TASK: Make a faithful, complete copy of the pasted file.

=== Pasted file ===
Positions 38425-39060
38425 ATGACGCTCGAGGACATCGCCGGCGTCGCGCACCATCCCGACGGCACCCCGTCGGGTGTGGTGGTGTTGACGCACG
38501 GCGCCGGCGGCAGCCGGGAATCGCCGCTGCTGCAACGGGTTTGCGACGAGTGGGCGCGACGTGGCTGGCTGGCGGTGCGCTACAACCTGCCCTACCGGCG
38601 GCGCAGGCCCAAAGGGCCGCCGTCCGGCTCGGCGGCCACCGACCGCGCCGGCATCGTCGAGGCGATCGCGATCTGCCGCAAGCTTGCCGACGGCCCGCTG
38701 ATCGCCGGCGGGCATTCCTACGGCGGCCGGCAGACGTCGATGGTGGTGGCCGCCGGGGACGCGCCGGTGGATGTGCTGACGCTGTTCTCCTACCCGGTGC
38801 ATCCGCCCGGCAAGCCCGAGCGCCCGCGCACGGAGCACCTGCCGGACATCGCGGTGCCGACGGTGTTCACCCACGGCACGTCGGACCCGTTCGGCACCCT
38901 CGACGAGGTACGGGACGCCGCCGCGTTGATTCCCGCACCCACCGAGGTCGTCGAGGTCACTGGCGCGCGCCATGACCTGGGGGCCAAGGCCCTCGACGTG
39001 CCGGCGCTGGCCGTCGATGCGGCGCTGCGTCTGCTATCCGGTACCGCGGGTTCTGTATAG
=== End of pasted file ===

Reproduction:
Positions 38425-39060
38425 ATGACGCTCGAGGACATCGCCGGCGTCGCGCACCATCCCGACGGCACCCCGTCGGGTGTGGTGGTGTTGACGCACG
38501 GCGCCGGCGGCAGCCGGGAATCGCCGCTGCTGCAACGGGTTTGCGACGAGTGGGCGCGACGTGGCTGGCTGGCGGTGCGCTACAACCTGCCCTACCGGCG
38601 GCGCAGGCCCAAAGGGCCGCCGTCCGGCTCGGCGGCCACCGACCGCGCCGGCATCGTCGAGGCGATCGCGATCTGCCGCAAGCTTGCCGACGGCCCGCTG
38701 ATCGCCGGCGGGCATTCCTACGGCGGCCGGCAGACGTCGATGGTGGTGGCCGCCGGGGACGCGCCGGTGGATGTGCTGACGCTGTTCTCCTACCCGGTGC
38801 ATCCGCCCGGCAAGCCCGAGCGCCCGCGCACGGAGCACCTGCCGGACATCGCGGTGCCGACGGTGTTCACCCACGGCACGTCGGACCCGTTCGGCACCCT
38901 CGACGAGGTACGGGACGCCGCCGCGTTGATTCCCGCACCCACCGAGGTCGTCGAGGTCACTGGCGCGCGCCATGACCTGGGGGCCAAGGCCCTCGACGTG
39001 CCGGCGCTGGCCGTCGATGCGGCGCTGCGTCTGCTATCCGGTACCGCGGGTTCTGTATAG